Even older “Call of Duty” games have retained strong followings. The original “Call of Duty: Black Ops,” which was released in 2010, was the service’s fifth most-played on Hryb’s list, and “Call of Duty: Modern Warfare 2” — then a three-year-old title — closed out the Top 10.
“Call of Duty’s” developers came close to perfecting online multiplayer in 2007, Smith argues, and they’ve handled it with kid gloves ever since.
“They’ve just kept making ‘Call of Duty’ what it is and making small tweaks and improvements without trying to make a new game,” he says. “The fan base will keep growing because it’s such a good concept.”
SETTING A STANDARD
The original “Call of Duty” was the first title to be developed by Infinity Ward, a studio established by members of the team that designed “Medal of Honor: Allied Assault,” then considered to be one of the best World War II shooters ever.
The series’ debut had all the genre’s conventions, such as set-piece scripted events, authentic period weaponry and varied missions. Infinity Ward set the title apart by giving players intelligent, computer-controlled squad mates, instead of setting them up as a “lone wolf” savior, and also by crafting a campaign that let gamers see the war from the perspective of different soldiers.
• Oct. 29, 2003 — “Call of Duty” (PC exclusive)
Metacritic rating: 91 percent
• Sept. 14, 2004 — “Call of Duty: United Offensive” (expansion pack)
Metacritic rating: 87 percent
• Nov. 16, 2004 — “Call of Duty: Finest Hour” (console exclusive)
Metacritic rating: 74 percent
• Oct. 25, 2005 — “Call of Duty 2”
Metacritic rating: 87.5 percent
• Nov. 1, 2005 — “Call of Duty 2: Big Red One” (console exclusive)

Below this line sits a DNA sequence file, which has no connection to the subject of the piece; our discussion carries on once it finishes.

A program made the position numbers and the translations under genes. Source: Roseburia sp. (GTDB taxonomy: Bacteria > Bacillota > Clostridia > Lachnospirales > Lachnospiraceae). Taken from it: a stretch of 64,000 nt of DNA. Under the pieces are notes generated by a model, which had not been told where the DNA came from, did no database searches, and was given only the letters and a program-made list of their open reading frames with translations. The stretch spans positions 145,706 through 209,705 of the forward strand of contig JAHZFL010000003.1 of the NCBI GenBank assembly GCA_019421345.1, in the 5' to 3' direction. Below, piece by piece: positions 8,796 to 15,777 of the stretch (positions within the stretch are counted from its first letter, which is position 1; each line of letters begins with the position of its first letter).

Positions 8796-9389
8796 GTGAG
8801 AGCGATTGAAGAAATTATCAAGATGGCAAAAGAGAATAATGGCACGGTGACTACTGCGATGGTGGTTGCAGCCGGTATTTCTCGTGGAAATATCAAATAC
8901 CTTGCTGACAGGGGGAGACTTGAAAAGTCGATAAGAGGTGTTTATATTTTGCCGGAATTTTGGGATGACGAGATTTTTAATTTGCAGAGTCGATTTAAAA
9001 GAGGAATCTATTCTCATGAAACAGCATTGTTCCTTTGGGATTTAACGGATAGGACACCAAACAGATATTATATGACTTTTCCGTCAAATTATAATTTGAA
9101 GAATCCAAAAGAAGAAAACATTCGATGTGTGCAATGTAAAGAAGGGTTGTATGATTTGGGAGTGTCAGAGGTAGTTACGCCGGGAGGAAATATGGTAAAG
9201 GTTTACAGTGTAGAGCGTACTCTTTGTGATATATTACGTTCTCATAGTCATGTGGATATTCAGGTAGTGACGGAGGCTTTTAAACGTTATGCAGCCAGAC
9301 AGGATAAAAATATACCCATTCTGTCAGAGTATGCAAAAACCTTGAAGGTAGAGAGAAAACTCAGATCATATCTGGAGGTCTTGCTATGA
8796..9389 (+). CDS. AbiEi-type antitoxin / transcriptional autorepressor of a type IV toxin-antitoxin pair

Metacritic rating: 77 percent
• Nov. 7, 2006 — “Call of Duty 3” (console exclusive)
Metacritic rating: 81 percent
• Nov. 7, 2007 — “Call of Duty 4: Modern Warfare”
Metacritic rating: 93 percent
• Nov. 11, 2008 — “Call of Duty: World at War”
Metacritic rating: 84 percent
• Nov. 11, 2009 — “Call of Duty: Modern Warfare 2”
Metacritic rating: 91 percent
• Dec. 2, 2009 — “Call of Duty Classic” (down-loadable only)
Metacritic rating: 75 percent
• Nov. 9, 2010 — “Call of Duty: Black Ops”
Metacritic rating: 85 percent
• Nov. 8, 2011 — “Call of Duty: Modern Warfare 3”
Metacritic rating: 88 percent
• Nov. 13, 2012 — “Call of Duty: Black Ops 2”
Metacritic rating: 80 percent
• Nov. 5, 2013 — “Call of Duty: Ghosts”
Metacritic rating: Pending release
Critics loved “Call of Duty,” giving it an overall rating of 91 percent, according to aggregate review site Metacritic.com.
“There’s a good argument to be made that it’s the best WWII shooter ever,” wrote Sal Accardo in a perfect five-star review of the game published in 2003 on GameSpy.com. “It feels as if Infinity Ward looked at (the 2002 video game) ‘Allied Assault’ … said, ‘We can do this better,’ and then went out and did it.”
The characteristics that set “Call of Duty” apart from its peers carried over into its many sequels, although the series eventually broke out of the WWII mold with “Modern Warfare,” which is set in the present day, and the “Black Ops” titles, which have featured campaigns set during the Cold War and the near future.
After a two-year break between the original “Call of Duty” and its 2005 sequel, “Call of Duty 2,” the franchise has consistently held to an annual release cycle that has made new “Call of Duty” titles among the most-anticipated releases of each holiday season.
According to Activision, the most recent release, “Black Ops 2,” set sales records by earning $500 million in 24 hours after its launch on Nov. 13, 2012. More than 16,000 stores hosted midnight launches for the game. Within 15 days, it hit $1 billion, a speed record that was only broken by the release this year of “Grand Theft Auto V,” which managed the same feat in just three days.
“We believe ‘Call of Duty [Black Ops 2]’ is the biggest entertainment launch of the year for the fourth year in a row,” reads a statement by Activision CEO Bobby Kotick, released two days after “Black Ops 2” came out. “‘Call of Duty’ has become more than a product people buy, it’s a brand people buy into. And every November, we do more than just the launch of a game. We kick off an annual, unofficial but worldwide phenomenon called the ‘Call of Duty’ season.”
GRUMBLINGS OF DISCONTENT